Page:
A little more than 24 hours ago, this was my mountain.
It was overwhelming…daunting…I was exhausted by the thought of it.
I mean, I can’t even get to the washer to start a load! Ughhhhh…”I would rather donate these clothes than have to separate, wash, dry, fold and put it all away!”
I can sense you judging me.
Part of what you’re thinking is accurate.
I was behaving like a spoiled brat. I mean, who looks at their dirty laundry and prefers to give it away over washing it?! (Maybe I should stop wearing my tiara randomly around the house? Nah.)
What?! You don’t wear a tiara while doing laundry, the dishes, scrubbing toilets, or anything else of importance?! I highly recommend it!
Then it happened…it happens every time I start whining about my circumstances. The girl with no shoes and a tired expression comes into my mind. She walks 6 miles a day just to get water. I imagine what her face would look like if she had a washer and dryer and if she could walk to the refrigerator and fill a cup with water that comes straight from the door. You don’t even have to open the fridge!
One may argue that this is a reaction of guilt. Maybe it’s the product of growing up in an environment where, if I didn’t finish a meal I would hear, “Children in Africa don’t have anything to eat. They would gobble that cauliflower right up and be thankful!”
However, one would be wrong. Visualizing the young girl having to walk miles to get water all while hoping she isn’t ambushed and raped along the way is a very true reality for many. I am fortunate enough to be here, in my home, in the land of plenty.
There are few things I dislike more than “housework,” none of it compares to what others endure on a daily basis for simple survival. I do enjoy vacuuming because I get to see instant progress by the tracks being made in the carpet as the vacuum removes all of the dust and dirt. However, when I think about the fact that I have an entire room dedicated to removing the stains, washing and drying my clothes… well… I am overcome with the reality that I am either spoiled beyond entitlement, immensely blessed, or a little bit of both.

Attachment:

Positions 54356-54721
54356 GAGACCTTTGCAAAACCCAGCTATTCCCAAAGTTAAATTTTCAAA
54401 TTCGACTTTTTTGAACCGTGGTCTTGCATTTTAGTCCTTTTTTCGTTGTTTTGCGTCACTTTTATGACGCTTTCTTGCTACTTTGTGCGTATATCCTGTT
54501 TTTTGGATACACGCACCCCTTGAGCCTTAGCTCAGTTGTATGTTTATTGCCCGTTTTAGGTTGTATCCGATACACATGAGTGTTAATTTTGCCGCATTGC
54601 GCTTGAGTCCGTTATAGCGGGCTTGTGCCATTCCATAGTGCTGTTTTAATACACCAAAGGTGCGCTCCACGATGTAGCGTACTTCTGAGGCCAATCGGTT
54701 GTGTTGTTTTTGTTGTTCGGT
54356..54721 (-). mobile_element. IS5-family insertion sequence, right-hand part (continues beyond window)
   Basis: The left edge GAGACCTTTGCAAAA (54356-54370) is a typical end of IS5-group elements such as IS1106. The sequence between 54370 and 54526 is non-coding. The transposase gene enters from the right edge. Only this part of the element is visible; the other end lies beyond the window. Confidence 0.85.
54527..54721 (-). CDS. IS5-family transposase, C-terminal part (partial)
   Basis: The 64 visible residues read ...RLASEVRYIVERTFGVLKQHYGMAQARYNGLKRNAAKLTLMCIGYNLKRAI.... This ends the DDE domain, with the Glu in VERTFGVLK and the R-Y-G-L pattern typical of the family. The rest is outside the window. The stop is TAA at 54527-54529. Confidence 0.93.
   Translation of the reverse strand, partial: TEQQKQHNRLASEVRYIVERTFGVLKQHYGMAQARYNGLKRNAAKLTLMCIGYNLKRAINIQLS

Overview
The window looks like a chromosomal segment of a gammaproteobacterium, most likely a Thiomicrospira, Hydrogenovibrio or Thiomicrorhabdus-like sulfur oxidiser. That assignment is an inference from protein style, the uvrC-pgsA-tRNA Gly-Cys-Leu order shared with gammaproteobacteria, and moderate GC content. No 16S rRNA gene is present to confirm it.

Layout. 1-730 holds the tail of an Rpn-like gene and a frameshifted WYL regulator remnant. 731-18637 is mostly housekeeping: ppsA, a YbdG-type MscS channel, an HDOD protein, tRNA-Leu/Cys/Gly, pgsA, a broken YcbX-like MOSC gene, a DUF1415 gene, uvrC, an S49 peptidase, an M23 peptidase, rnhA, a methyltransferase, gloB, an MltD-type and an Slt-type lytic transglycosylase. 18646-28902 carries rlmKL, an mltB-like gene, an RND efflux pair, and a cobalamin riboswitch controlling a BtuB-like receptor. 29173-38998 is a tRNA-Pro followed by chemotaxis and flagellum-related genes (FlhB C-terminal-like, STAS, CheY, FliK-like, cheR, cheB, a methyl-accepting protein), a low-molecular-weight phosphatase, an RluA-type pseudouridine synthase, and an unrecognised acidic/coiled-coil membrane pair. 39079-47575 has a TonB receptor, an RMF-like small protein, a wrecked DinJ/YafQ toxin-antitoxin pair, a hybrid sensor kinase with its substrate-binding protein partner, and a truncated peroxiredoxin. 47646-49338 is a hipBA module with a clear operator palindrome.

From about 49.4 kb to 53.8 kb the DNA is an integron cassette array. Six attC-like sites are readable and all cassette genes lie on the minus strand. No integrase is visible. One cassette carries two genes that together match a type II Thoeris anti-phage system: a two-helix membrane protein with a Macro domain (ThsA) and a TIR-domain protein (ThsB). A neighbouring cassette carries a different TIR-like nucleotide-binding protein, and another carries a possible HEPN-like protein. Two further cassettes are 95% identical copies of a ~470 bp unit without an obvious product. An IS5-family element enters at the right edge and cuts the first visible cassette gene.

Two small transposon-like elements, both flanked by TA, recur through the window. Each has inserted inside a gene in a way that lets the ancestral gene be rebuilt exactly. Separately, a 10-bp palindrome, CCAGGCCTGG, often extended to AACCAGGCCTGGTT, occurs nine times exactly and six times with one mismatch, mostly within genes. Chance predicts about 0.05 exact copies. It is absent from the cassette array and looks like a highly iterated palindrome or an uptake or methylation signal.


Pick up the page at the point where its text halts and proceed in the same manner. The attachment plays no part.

This may be a silly example to some, but for me the mess, our dirty laundry, made everything else seem bigger.
We all have our mountains. Some are daily, some weekly, others monthly. There are those that will only be part of our story once in our lifetime.
Compared to cancer, my mountain looks like a speed bump. However, for me it represents what’s going on with my insides. Does it seem a little more valid when I put it that way? When my spiritual life is in comparable condition to my laundry room before overhaul it calls for drastic measures. It is also a telltale sign that no maintenance is being done. If I would do a little bit of laundry everyday, my floor would not be covered with dirty clothes. Isn’t it the same with my spiritual life?
If you are still wondering if I am comparing my insides to my dirty laundry and the avoidance to clean it all up, the answer is a resounding, “YES!” I’m a simple gal (for today anyway), meaning I need simple illustrations that I can wrap my brain around. Jesus is for my soul what Tide is for my clothes. Shew! I am so thankful for grace!
A man much smarter than I, by the name of Thomas Merton wrote, “Once you have grace… you are free. Without it, you cannot help doing the things you know you should not do, and that you know you don’t really want to do. But once you have grace, you are free… there is no power in existence that can force you to commit a sin–nothing that will be able to drive you to it against your own conscience. And if you merely will it, you will be free forever, because the strength will be given you, as much as you need, and as often as you ask, and as soon as you ask, and generally long before you ask for it, too.” ~The Seven Storey Mountain
Walking past my clean laundry room gives me a sense of accomplishment and pride. Is that wrong? What’s your mountain today? Is victory attainable? Are you overwhelmed?